Using machine learning and remote sensing to value property in Rwanda

Using machine learning and remote sensing to value property in Rwanda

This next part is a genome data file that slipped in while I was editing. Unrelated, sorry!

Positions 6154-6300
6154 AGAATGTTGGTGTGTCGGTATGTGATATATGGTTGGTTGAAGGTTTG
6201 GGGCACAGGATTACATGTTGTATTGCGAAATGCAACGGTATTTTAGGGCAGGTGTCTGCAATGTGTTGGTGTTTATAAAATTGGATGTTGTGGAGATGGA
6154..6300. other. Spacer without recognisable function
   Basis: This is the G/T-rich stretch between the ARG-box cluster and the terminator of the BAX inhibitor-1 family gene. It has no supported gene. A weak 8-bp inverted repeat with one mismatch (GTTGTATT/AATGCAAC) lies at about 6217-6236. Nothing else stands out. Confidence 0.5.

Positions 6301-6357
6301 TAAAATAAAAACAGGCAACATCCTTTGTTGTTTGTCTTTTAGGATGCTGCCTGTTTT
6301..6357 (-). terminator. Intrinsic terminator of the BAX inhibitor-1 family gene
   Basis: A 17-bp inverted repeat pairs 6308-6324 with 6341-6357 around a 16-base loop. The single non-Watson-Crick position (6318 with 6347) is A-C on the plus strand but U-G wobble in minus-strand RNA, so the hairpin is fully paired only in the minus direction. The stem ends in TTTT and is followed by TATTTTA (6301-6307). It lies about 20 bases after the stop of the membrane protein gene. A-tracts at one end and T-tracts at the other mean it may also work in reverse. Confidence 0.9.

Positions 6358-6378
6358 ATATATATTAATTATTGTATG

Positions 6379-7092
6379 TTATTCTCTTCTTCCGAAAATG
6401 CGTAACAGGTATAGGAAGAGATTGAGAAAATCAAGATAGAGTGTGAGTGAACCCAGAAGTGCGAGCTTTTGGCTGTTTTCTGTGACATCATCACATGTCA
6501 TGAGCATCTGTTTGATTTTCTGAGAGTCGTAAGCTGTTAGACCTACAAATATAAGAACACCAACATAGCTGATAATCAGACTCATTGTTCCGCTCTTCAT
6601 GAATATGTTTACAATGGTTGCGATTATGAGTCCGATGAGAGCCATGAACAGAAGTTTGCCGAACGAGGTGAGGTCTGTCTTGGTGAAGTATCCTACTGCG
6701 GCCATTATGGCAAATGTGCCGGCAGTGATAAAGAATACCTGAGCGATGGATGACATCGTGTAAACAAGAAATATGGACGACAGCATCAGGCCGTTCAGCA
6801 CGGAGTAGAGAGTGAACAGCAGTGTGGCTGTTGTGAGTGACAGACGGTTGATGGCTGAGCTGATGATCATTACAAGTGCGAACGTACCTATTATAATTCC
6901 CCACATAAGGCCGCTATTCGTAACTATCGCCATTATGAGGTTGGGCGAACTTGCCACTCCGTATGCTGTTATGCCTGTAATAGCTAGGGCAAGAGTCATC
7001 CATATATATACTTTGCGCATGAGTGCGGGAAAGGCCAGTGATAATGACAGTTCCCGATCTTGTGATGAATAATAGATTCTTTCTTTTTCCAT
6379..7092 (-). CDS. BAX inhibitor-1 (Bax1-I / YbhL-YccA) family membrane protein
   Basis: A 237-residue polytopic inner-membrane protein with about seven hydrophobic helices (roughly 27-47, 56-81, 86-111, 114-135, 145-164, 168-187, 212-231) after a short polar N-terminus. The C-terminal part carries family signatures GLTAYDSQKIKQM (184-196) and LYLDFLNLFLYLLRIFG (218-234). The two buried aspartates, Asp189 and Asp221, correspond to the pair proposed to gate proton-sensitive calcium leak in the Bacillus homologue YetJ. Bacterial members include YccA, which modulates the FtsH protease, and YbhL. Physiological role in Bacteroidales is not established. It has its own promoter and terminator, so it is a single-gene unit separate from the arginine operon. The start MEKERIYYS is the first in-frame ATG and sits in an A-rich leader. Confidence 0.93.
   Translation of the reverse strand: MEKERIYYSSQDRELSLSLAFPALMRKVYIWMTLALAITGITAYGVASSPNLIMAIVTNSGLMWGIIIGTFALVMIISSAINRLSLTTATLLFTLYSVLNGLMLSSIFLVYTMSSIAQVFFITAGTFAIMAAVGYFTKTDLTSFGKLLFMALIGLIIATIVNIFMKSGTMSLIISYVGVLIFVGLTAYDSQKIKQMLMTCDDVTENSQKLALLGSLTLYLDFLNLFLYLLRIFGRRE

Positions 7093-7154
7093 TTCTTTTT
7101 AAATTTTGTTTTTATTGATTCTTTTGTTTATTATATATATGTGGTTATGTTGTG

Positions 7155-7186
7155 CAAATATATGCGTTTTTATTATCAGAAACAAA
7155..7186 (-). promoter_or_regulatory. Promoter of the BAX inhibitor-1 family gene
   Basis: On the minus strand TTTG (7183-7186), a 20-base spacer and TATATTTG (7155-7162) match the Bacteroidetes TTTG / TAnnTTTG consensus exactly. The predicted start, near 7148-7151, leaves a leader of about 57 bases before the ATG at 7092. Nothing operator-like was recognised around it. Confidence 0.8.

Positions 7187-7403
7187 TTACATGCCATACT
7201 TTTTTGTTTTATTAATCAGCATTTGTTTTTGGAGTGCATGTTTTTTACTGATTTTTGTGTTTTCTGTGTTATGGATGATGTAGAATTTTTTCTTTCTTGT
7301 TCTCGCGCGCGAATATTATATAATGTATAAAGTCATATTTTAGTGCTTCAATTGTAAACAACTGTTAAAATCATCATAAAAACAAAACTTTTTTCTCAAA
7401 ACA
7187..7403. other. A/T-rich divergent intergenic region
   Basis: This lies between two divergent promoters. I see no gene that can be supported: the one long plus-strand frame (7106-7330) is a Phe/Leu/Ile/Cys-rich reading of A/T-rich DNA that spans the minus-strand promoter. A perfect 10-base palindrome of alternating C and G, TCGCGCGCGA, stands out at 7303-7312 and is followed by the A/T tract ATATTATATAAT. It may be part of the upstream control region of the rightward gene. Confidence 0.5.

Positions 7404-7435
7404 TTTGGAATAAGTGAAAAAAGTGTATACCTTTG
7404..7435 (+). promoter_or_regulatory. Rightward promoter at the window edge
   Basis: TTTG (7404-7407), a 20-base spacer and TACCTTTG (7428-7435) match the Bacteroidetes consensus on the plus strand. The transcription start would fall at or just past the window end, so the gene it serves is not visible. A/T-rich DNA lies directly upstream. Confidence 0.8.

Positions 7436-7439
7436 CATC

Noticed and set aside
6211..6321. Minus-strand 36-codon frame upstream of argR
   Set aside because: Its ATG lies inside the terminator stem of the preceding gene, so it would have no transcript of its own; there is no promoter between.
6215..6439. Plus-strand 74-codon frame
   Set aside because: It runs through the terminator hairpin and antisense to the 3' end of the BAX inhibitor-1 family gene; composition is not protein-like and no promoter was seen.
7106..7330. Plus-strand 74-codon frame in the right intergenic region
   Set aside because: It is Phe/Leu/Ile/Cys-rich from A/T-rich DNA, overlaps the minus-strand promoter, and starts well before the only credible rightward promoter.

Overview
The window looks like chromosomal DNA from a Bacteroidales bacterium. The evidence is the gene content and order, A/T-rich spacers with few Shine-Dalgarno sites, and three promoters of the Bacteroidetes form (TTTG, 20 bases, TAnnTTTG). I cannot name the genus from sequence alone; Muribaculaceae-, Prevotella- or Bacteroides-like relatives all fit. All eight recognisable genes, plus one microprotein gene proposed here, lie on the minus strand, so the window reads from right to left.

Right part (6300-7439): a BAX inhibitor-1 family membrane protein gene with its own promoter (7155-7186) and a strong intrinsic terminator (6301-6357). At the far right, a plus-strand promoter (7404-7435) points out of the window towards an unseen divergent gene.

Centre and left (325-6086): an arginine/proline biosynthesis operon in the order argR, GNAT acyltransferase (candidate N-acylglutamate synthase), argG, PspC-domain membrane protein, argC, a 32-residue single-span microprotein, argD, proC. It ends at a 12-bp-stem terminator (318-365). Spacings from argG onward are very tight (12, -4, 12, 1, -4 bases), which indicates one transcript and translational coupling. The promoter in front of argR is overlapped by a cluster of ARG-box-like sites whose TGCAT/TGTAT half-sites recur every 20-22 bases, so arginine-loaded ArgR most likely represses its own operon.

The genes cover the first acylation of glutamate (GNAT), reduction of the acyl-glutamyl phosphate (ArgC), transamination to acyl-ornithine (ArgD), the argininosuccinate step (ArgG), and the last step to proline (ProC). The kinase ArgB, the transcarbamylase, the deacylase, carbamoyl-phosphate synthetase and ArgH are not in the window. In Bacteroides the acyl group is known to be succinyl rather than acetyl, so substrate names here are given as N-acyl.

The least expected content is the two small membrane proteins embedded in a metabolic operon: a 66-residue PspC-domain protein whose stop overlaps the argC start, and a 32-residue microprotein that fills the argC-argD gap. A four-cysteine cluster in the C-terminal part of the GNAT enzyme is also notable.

Property valuation models can achieve mass valuation transparently and cheaply. This paper develops a number of property valuation models for Kigali, Rwanda, and tests them on a unique dataset combining remote sensing data and infrastructure and amenities data for properties in Kigali, with sales transaction data for 2015. We use a machine learning approach, Minimum Redundancy Maximum Relevance, to select from 511 features those that minimise ten-fold cross validated Mean Absolute Error. Cross validated diagnostics are used to eliminate overfitting given that our goal is to generate a model that can be used to extrapolate value estimates out of sample. The performance of Ordinary Least Squares (OLS) is compared to that of a range of spatial models. Our best model covering all taxed parcels, achieves a cross validated R2 of 0.600 and a cross-validated Mean Absolute Error of 0.541. We find that locational variables relating to connectivity are most consistently important for overall property value across different models. We also attempt to develop the most accurate method of calculating building values. Our recommendations for future property valuation in Rwanda are: i) Given that the goal is extrapolation of the model to estimate the value of all properties outside of the sample of transacted properties, it is essential to eliminate overfitting as far as possible. This can be done by optimising cross validated diagnostics such as Mean Absolute Error and R2. ii) The use of spatial models is desirable, in terms of out-of-sample accuracy, if and only if extensive testing of various spatial models alongside OLS on the basis of cross validated diagnostics, is possible; such models often overfit in sample but do not always outperform OLS out of sample. iii) Ideally a Computer Assisted Mass Appraisal would help determine full property taxes or land taxes, and not only building taxes, given that it is more accurate at estimating full property values or land values than it is at finding building values. Building values are also not directly observable and thus it is impossible to assess the accuracy of our imputed building value estimates. iv) Additional structural building data on variables such as building materials and numbers of rooms, which the Government of Rwanda plans to collect, would improve model accuracy.